Having been an entrepreneur for over 20 years, I did not have to think twice to agree becoming a mentor of Founder Institute’s Munich chapter in 2013. When FI director Jan Kennedy discussed the first semester with me, I had a flashback to the times of my first startup: a travel agency which morphed into one of Germany’s first online travel agencies ever in 1995.
In those days, my co-founder and I did not have any clue of “How To Found A Startup?” — nobody was even talking about “startups” or “entrepreneurship” — we just became self-employed instead of starting in management jobs at Henkel (in my case) or Deutsche Bank (in my co-founder’s case). We started with no money (speak: bootstrapping) and changed our way to do business several times (speak: pivoting). A business plan? No way! We did not need one! Our business was growing slowly, but steadily. We hired our first employees and started a second company for packaged incentive trips.
In 1998 everything changed really quickly: we were awared “Best Online Travel Agency” and a few months later we sold a minority share of our company to Telegate AG, Munich. In order to get this deal done, we finally had to write a business plan — our first one. But we did not have to pitch to an investor, yet.
Typical investor pitches were involved in my second startup, the social news aggregator YIGG. That was 2005 — and then we used terms like VC, startup, pitch deck or liquidity preference as if we had grown up with them. We had our experiences with international VC companies and term sheets built by top US law firms, before. This was a complete new world for us — very different from the 1990s — and pretty demanding, since we had to build our business and to negotiate this finance stuff with the big guys.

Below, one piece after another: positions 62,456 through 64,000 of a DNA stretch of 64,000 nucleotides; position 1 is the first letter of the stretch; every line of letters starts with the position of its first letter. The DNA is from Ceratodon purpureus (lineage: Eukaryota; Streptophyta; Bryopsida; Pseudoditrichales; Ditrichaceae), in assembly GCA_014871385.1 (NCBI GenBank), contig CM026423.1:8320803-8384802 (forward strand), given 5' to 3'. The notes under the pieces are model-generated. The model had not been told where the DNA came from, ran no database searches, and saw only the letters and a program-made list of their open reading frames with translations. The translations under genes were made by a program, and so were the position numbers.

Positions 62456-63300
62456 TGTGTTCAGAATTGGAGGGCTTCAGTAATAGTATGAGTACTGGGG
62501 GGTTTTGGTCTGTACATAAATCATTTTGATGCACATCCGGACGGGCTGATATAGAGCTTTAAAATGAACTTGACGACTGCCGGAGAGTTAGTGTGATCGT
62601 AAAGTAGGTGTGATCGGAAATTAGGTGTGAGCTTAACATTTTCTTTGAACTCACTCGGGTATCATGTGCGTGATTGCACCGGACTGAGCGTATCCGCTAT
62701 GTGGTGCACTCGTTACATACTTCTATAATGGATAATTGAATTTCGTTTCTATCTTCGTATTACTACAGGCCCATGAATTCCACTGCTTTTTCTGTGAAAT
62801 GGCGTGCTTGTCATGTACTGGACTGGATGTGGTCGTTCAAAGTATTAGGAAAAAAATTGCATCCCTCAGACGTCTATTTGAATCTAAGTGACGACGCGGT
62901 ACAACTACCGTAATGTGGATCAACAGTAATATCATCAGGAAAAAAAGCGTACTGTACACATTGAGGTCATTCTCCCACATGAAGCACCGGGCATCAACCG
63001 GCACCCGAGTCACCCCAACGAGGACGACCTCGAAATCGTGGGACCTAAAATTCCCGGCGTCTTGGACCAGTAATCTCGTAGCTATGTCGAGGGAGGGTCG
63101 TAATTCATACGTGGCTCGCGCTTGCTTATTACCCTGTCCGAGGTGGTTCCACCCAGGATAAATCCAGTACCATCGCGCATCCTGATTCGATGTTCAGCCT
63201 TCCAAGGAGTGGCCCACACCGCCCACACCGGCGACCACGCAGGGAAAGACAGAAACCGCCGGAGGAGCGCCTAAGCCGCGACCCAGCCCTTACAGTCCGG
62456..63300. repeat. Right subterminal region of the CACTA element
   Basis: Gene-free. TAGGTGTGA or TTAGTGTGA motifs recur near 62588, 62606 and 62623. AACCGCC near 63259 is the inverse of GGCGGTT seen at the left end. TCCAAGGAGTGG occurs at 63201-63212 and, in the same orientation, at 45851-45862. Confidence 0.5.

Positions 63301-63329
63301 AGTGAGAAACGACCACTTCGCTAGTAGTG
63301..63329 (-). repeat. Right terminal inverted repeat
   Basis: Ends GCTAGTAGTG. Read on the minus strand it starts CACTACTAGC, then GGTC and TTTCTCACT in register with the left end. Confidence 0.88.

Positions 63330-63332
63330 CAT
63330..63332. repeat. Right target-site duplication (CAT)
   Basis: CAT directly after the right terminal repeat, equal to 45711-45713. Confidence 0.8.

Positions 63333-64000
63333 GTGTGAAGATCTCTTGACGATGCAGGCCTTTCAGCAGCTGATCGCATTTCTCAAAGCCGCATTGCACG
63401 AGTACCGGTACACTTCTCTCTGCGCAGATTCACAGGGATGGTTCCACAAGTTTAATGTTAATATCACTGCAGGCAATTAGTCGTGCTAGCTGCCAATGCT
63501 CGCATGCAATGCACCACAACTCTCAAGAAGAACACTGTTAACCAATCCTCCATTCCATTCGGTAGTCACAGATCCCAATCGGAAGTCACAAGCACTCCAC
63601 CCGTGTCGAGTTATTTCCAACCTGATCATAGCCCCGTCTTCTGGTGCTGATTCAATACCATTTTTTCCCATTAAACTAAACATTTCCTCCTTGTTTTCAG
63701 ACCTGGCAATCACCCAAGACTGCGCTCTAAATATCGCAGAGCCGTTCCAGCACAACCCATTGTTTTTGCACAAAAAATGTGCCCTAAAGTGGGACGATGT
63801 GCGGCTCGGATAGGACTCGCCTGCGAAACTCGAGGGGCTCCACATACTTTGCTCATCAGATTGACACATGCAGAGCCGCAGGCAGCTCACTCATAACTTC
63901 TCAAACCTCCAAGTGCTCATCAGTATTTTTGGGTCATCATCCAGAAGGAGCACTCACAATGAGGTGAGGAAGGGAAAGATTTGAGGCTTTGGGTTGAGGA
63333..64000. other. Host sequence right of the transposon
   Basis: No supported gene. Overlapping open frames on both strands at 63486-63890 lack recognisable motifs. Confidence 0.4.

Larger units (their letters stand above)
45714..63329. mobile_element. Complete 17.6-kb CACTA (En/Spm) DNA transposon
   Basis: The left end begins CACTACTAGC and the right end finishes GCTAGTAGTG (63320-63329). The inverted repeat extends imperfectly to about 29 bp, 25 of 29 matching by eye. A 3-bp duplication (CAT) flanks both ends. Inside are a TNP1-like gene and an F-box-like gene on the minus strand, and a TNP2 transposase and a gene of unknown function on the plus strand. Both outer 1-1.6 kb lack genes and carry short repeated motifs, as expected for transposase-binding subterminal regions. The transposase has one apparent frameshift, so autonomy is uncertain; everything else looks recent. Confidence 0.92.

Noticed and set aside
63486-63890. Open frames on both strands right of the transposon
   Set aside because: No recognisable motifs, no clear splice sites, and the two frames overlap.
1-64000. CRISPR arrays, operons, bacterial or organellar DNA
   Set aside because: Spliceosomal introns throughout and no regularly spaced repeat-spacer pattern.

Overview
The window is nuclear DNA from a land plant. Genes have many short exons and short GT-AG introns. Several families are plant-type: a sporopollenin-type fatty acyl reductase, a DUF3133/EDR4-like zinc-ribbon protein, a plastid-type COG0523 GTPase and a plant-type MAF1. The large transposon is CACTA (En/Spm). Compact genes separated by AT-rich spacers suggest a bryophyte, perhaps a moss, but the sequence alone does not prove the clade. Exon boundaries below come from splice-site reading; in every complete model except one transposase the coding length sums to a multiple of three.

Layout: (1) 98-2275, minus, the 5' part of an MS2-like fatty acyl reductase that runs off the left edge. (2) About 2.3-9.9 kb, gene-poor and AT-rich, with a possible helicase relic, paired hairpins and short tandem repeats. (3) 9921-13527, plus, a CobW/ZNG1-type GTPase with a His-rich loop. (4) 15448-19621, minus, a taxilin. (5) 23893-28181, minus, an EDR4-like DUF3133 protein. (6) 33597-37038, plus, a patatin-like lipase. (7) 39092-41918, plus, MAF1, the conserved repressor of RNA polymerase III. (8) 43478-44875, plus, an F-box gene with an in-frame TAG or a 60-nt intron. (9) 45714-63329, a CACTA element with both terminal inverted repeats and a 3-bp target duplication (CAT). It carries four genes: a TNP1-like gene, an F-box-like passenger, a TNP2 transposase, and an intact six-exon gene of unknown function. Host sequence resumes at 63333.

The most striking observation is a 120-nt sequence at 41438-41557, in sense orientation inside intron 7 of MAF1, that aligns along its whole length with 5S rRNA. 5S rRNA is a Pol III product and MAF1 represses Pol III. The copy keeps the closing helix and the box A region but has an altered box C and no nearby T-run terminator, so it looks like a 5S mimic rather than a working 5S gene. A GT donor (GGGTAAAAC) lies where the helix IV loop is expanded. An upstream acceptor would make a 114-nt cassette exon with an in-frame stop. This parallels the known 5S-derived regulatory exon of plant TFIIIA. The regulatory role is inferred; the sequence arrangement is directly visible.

And yet, we were just focusing on building our own business, but we had not to pursue other jobs to keep the money rolling in. And exactly this is what most Founder Institute entrepreneurs are doing: they build their companies while staying in their day jobs. We all know people lamenting about high workloads in their jobs — a typical FI entrepreneur invests 25–30 hours a week on top of his normal workload. Got it? This is a hell lot of work! This workload alone has minimized the largest first semester ever of Founder Institute from 37 accepted teams to 25 teams right after the very first week.
Photo: FI Review Meeting, Munich, December 2013 (Michael Reuter)
When my mentor colleagues Sevket, Norbert, Lorenz, Stephan and I met for the first FI review session in December, we were sold on the progress of all teams compared with their first presentations in early November. All of them had developed their basic ideas into sharp keynote slides, presented in a determined, dynamic style. Most of them have persuaded us as future entrepreneurs and many of their ideas could evolve into real startups.
Sure, we mentors all had something to criticize, we all habe our doubts on many of those ideas. But — as Ben Horowitz says in his brilliant piece “Can-do vs. Can’t-do Culture”:
The people who focus on what’s wrong with an idea or a company will be the ones too fearful to try something that other people find stupid. They will be too jealous to learn from the great innovators. They will be too pigheaded to discover the brilliant young engineer who changes the world before she does. They will be too cynical to inspire anybody to do anything great. They will be the ones who history ridicules.
Given the task of building a start-up while pursuing a 40-hour- job, I really like what the FI entrepreneurs accomplish (it helps that Munich’s FI chapter is perfectly organized by Jan Kennedy and Jan Küster). I think it’s one of the greatest challenges of today’s working environment to create and build startups. I love being a member of the mentor team at FI Munich and I invite all would-be-entrepreneurs to jump on the bandwagon and join FI — we want to create 1 million jobs, after all!